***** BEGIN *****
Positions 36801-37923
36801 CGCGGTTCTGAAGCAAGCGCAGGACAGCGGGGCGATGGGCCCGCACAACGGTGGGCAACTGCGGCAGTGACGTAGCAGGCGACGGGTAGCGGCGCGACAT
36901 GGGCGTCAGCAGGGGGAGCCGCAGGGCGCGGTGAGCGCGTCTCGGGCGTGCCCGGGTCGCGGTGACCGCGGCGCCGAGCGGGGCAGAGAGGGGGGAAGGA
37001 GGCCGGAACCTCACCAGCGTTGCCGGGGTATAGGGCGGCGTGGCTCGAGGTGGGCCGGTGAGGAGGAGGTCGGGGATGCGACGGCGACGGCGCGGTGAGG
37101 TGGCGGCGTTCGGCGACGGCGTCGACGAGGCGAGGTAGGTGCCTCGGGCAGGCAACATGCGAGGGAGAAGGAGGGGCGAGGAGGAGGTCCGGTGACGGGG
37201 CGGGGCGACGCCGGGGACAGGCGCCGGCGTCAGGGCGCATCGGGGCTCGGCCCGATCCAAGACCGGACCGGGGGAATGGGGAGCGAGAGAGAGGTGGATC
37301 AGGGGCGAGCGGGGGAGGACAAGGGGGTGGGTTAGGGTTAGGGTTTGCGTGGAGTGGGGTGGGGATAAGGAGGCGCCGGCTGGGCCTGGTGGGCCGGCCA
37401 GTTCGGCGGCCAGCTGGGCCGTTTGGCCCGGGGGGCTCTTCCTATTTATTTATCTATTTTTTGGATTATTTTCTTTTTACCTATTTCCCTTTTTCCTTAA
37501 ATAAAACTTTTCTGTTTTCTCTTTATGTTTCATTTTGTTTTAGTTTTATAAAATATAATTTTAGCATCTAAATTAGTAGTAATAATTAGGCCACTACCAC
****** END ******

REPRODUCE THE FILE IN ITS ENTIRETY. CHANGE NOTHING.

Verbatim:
Positions 36801-37923
36801 CGCGGTTCTGAAGCAAGCGCAGGACAGCGGGGCGATGGGCCCGCACAACGGTGGGCAACTGCGGCAGTGACGTAGCAGGCGACGGGTAGCGGCGCGACAT
36901 GGGCGTCAGCAGGGGGAGCCGCAGGGCGCGGTGAGCGCGTCTCGGGCGTGCCCGGGTCGCGGTGACCGCGGCGCCGAGCGGGGCAGAGAGGGGGGAAGGA
37001 GGCCGGAACCTCACCAGCGTTGCCGGGGTATAGGGCGGCGTGGCTCGAGGTGGGCCGGTGAGGAGGAGGTCGGGGATGCGACGGCGACGGCGCGGTGAGG
37101 TGGCGGCGTTCGGCGACGGCGTCGACGAGGCGAGGTAGGTGCCTCGGGCAGGCAACATGCGAGGGAGAAGGAGGGGCGAGGAGGAGGTCCGGTGACGGGG
37201 CGGGGCGACGCCGGGGACAGGCGCCGGCGTCAGGGCGCATCGGGGCTCGGCCCGATCCAAGACCGGACCGGGGGAATGGGGAGCGAGAGAGAGGTGGATC
37301 AGGGGCGAGCGGGGGAGGACAAGGGGGTGGGTTAGGGTTAGGGTTTGCGTGGAGTGGGGTGGGGATAAGGAGGCGCCGGCTGGGCCTGGTGGGCCGGCCA
37401 GTTCGGCGGCCAGCTGGGCCGTTTGGCCCGGGGGGCTCTTCCTATTTATTTATCTATTTTTTGGATTATTTTCTTTTTACCTATTTCCCTTTTTCCTTAA
37501 ATAAAACTTTTCTGTTTTCTCTTTATGTTTCATTTTGTTTTAGTTTTATAAAATATAATTTTAGCATCTAAATTAGTAGTAATAATTAGGCCACTACCAC